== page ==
The Platform


The world continues to see undemocratic trends in China, North Korea, and Russia. While North Korea’s Kim Jong-Un is almost unparalleled in a class of his own, having perpetrated horrific barbarities upon his countrymen, China’s Xi Jinping and Russia’s Vladimir Putin are doing their best to outshine him.

The war in Ukraine continues unabated with no end in sight; China is at loggerheads with Taiwan, India, and Japan; and tensions between Pyongyang and Seoul are at their highest in years.

China’s aggressive assertions in the Indo-Pacific particularly over the South China Sea is a major challenge to the international community. North Korea’s continuing ballistic missile tests not only threaten the security of South Korea but have also rattled the United States, Japan, and Australia.

In Ukraine, Russia’s goal to restore its former Soviet glory has become an exercise in failed military strategy highlighted by countless war crimes. Likewise, Beijing aspires to upstage the U.S. to become an unquestioned global hegemon but the effort has been unsteady. In the same vein, Pyongyang also has a deep-seated desire to challenge the U.S. which many experts predict would fail but not before the deaths of hundreds of thousands of Koreans on both sides of the border.

Precariously, Russia, China, and North Korea are becoming more closely aligned with each other out of their shared animosity toward the United States.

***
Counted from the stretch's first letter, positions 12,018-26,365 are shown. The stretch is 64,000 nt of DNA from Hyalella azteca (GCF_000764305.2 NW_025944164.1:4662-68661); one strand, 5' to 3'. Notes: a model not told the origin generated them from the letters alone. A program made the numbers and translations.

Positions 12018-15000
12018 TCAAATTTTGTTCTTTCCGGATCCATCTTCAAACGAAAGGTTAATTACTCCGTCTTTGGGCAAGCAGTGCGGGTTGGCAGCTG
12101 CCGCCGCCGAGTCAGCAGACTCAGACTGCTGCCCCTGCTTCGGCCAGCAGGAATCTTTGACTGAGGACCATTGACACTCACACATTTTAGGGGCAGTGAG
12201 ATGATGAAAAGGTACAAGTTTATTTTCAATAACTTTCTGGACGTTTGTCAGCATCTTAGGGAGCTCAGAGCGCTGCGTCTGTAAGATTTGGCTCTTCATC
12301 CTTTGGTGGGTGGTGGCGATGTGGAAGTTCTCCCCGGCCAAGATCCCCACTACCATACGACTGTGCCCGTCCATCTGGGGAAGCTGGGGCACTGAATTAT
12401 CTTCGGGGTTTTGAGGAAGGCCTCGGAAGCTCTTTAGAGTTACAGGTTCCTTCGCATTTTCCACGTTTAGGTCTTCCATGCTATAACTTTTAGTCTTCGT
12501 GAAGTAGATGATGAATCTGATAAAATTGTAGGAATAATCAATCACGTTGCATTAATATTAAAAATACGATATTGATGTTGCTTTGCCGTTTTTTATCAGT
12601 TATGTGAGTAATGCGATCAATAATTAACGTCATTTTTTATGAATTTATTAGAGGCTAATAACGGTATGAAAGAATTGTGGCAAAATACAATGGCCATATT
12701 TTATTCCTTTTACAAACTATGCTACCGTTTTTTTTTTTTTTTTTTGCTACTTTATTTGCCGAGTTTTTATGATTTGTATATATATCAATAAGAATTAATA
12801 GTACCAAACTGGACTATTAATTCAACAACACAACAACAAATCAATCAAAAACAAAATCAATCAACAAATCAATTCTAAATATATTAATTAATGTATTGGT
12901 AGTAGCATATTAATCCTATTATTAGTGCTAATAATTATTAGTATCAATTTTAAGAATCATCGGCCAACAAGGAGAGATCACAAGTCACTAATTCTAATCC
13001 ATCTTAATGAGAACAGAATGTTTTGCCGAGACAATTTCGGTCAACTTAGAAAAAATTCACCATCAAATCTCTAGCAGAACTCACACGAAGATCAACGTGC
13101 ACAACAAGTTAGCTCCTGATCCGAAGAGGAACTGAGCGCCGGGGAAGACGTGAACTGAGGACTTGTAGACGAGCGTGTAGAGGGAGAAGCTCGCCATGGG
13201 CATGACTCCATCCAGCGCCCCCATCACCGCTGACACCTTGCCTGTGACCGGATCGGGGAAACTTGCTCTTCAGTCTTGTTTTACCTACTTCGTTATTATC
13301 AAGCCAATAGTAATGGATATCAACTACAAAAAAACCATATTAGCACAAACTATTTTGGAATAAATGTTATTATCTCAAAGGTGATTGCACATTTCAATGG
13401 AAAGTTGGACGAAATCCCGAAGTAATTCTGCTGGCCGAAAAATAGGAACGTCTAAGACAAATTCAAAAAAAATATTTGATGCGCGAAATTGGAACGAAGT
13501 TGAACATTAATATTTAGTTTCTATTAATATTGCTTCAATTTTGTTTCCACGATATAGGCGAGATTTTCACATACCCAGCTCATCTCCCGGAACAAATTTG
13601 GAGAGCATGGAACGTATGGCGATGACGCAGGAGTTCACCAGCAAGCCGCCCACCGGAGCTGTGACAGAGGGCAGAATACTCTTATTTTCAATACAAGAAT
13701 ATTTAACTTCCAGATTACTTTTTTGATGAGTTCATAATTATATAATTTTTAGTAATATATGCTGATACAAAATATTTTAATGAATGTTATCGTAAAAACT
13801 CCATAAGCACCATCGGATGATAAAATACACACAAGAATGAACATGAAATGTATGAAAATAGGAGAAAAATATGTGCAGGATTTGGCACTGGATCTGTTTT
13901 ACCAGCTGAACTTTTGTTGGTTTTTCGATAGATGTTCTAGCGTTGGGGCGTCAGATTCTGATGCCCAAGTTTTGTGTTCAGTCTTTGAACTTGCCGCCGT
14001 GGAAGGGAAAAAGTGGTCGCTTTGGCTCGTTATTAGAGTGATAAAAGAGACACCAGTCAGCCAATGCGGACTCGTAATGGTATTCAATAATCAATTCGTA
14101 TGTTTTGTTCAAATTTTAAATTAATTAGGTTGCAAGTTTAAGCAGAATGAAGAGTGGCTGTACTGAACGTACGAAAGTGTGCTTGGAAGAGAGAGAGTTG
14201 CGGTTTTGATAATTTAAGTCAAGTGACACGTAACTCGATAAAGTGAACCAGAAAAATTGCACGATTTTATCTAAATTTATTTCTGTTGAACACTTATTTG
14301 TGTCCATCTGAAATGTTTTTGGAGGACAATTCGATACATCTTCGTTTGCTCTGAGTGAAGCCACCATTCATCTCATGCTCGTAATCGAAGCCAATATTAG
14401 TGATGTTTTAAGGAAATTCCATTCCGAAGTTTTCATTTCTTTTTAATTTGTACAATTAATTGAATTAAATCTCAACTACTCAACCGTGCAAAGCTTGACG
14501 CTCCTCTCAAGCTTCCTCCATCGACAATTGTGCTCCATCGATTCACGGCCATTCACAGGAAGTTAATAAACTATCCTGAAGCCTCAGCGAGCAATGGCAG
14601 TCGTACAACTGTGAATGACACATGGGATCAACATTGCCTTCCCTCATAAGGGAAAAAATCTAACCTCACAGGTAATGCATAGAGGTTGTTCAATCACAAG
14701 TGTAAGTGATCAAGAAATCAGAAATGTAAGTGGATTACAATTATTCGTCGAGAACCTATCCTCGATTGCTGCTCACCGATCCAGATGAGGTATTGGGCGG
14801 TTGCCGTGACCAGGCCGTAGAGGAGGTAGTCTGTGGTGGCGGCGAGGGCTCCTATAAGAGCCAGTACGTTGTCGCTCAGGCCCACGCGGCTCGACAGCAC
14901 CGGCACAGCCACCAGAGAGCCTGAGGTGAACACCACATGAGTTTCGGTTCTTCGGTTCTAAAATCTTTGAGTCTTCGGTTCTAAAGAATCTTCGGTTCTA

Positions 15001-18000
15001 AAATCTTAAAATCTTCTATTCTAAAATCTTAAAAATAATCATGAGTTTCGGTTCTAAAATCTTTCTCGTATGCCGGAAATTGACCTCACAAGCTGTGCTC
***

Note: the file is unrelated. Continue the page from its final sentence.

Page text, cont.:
However, given Russia’s failed effort to conquer all of Ukraine, it might be wise for the West to reassess what China and North Korea are militarily capable of.

While the United States and Europe should up to a point be concerned about this new emerging axis, it is also important to put it into context. Ukraine has shown Russia to be a paper tiger; due to a lack of transparency, China could be as well; as for North Korea, with a population that is malnourished, would its army of 950,000 be a capable fighting force?

So while at the moment things seem bleak, perhaps they aren’t as dire as we’re told.

Dr. Sudhanshu Tripathi teaches Political Science at MDPG College in Uttar Pradesh, India. He also served as Professor of Political Science and Director (in-charge) of the School of Social Sciences at Uttar Pradesh Rajarshi Tandon Open University, from 2017 to 2021. His published works include 'India’s Foreign Policy: Dilemma over Nor Alignment 2.0' in 2020, and 'NAM and India' in 2012, and co-author of 'Rajnitik Avadharnayein' in 2001. Besides numerous articles and research papers in national and international online journals, he was on the Editorial Advisory Board of Third Concept Journal from 2018 to 2020. Dr. Tripathi remains engaged in teacher’s union and social welfare-activities as well.